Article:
Gérman Chirinos of Honduras, Bernadette Demientieff of Alaska, and Jorge Díaz of Puerto Rico have been announced as the Rothko Chapel’s biannual Óscar Romero Award (ORA) recipients. The ORA recognizes courageous, grassroots, human rights advocacy focused on climate justice, and the artists have all demonstrated a commitment to climate advocacy despite economic and political pressures in 2020.
“This year’s award expands upon our 2019 Spring Symposium, which explored the wide-ranging impact of climate change and our collective responsibility to address the human causes that contribute to a warming planet,” explains David Leslie, Executive Director of the Rothko Chapel.
Saint Óscar Romero, canonized in 2018, is the award’s namesake. As Archbishop of San Salvador, Romero was assassinated by Salvadoran extremist political forces on March 24, 1980. Romero opposed military violence and courageously defended the poor and others at the margins of El Salvador’s society.
The Rothko Chapel has bestowed the ORA since 1986 to human rights activists who often work under extraordinary circumstances in the advancement of human rights around the world. An unrestricted cash stipend is awarded to the selected honorees to further their work and increase its visibility.
This year’s winners were selected by religious, art, and human rights professionals. The committee members were: Cassandra Carmichael, Executive Director at the National Religious Partnership for the Environment; Guillermo Kerber, former Program Executive for Climate Justice at the World Council of Churches; Cara Mertes, Project Director for Moving Image Strategies at the Ford Foundation; Marianne Møllmann, Director of Regional Programs at the Fund for Global Human Rights; Bryan Parras, Beyond Dirty Fuels Gulf Coast Organizer at the Sierra Club; and Nato Thomson, Artistic Director at Philadelphia Contemporary.
The winners of the 2020 Óscar Romero Award, via the Rothko Chapel, are as follows:
“Gérman Chirinos is a land and water rights activist from Honduras. He is fighting for the future of formerly protected lands in southern Honduras that are facing invasive development projects that limit community access to water and land. Gérman helped found the Southern Environmental Movement for Life or MASSVIDA, an association of 37 communities in active resistance to the destruction of land and water. Gérman’s steadfast commitment to his work comes at great personal risk, as there have been two attempts on his life. Upon announcement of receiving the ORA, Gérman said, “This award will help to shed light on our struggle and the human rights violations committed against the communities that make up MASSVIDA. We will no longer be silenced; our work will become known.”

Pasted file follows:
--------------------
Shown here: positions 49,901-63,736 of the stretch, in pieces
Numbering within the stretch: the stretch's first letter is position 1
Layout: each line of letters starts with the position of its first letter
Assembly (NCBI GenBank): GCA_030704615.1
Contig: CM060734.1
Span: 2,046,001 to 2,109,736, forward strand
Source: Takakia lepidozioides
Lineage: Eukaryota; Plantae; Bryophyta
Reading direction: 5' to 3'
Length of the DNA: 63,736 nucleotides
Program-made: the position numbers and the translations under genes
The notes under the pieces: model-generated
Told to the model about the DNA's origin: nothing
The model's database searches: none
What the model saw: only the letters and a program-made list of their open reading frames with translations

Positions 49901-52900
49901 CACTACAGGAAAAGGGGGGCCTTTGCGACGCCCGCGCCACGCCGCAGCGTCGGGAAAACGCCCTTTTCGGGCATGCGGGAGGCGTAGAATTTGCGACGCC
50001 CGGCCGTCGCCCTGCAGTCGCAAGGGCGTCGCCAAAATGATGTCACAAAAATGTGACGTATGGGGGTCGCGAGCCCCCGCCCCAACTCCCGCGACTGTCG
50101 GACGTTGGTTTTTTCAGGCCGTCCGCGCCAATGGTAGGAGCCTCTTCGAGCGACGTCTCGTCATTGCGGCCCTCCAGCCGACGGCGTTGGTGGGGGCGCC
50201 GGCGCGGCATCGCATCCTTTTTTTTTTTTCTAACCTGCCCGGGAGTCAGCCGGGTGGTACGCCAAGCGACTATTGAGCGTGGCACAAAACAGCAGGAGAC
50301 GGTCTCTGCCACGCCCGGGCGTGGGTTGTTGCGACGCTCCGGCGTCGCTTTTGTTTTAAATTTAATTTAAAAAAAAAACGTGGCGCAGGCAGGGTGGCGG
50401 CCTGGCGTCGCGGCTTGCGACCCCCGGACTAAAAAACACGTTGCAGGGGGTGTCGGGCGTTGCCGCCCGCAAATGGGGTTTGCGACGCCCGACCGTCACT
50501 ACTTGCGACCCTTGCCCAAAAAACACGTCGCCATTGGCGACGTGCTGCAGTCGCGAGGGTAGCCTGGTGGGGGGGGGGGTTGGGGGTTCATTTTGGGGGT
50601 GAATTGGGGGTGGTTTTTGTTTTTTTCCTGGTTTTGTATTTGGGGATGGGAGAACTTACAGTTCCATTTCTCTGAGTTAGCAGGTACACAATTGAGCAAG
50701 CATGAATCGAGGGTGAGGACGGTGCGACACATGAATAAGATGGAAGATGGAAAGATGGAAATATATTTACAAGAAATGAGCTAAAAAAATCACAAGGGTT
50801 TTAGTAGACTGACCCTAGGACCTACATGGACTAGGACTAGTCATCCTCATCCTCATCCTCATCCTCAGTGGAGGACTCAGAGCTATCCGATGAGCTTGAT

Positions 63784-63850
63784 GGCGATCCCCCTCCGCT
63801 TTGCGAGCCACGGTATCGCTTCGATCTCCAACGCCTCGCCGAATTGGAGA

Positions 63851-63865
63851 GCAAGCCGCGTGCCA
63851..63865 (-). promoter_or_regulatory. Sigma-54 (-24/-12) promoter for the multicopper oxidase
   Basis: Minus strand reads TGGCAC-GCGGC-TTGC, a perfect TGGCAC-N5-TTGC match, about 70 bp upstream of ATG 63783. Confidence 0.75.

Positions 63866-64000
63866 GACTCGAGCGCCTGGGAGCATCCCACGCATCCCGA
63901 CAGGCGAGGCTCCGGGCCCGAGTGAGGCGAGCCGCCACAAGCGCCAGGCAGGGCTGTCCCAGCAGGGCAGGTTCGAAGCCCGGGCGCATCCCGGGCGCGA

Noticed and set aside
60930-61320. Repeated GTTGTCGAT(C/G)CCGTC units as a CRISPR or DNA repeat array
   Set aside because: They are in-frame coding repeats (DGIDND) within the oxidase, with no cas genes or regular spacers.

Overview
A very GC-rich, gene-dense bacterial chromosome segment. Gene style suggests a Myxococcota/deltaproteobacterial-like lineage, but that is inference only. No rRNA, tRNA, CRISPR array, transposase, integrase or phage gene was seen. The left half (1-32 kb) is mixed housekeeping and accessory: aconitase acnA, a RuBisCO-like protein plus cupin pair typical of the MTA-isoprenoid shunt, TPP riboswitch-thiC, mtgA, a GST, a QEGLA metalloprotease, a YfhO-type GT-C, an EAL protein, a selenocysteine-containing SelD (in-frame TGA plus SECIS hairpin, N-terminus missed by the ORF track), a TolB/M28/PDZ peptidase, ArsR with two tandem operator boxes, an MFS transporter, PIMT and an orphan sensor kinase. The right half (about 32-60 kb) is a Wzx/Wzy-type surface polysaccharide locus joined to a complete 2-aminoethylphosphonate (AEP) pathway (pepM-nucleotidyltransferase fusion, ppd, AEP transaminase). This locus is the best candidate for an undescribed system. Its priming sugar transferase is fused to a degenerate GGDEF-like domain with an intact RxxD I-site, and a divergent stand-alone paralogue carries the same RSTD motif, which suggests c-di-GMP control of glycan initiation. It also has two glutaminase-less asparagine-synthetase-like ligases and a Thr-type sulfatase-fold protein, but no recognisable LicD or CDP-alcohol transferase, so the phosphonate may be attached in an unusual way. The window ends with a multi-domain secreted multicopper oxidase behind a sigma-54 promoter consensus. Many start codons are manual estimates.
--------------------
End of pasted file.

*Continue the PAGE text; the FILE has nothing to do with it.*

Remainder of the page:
“Bernadette Demientieff of the Gwichyaa Zhee Gwich’in tribe in Fort Yukon, Alaska, is Executive Director of the Gwich’in Steering Committee, which was formed in response to proposals to drill for oil in the coastal plain of the Arctic National Wildlife Refuge. Bernadette has devoted herself to protecting the land that the Gwich’in people refer to as “The Sacred Place Where Life Begins.” She also serves as an advisory board member for NDN Collective, the Care of Creations Task Force, Native Movement Alaska, and Defend the Sacred Alaska. When asked about her years of environmental advocacy, Bernadette said, “I am not an activist or an environmentalist; the fight came to my front door. We must all remember that we are on a spiritual path and that co-existing and respecting each other’s ways of life is important. We have to remember that being kind and compassionate is part of creating a beautiful world.”
“Jorge Díaz, co-founder of AgitArte, is a puppeteer, educator and bicultural organizer committed to working class struggles against oppressive systems. Jorge has been working on the frontlines in response to the climate crisis and political catastrophe caused by government handling of recent natural disasters in Puerto Rico. Jorge is an editor of the book When We Fight, We Win!, which sheds light on the stories, philosophies, tactics, and art of today’s most pressing movements including the environmental movement, immigrant rights, prison justice, and the LGBTQ movement. Jorge is also a founding member of Papel Machete, a collective of radical artists dedicated to education, agitation and solidarity work in Puerto Rico and its Diaspora.”
The Rothko Chapel will host a virtual award ceremony in late June for the OCA awardees, which will also be the launch for a program celebrating the upcoming 50th anniversary of the Chapel’s dedication. For more about the Rothko Chapel, please go here.
The Rothko Chapel is a contemplative space that interconnects art, spirituality and compassionate action through a broad array of public programs and community initiatives. It is open to the public every day of the year at no charge. Founded by Houston philanthropists Dominique and John de Menil, the Chapel was dedicated in 1971 as an interfaith, nonsectarian sanctuary, and invites visitors from around the world to experience the power and sanctity of Mark Rothko’s monumental paintings.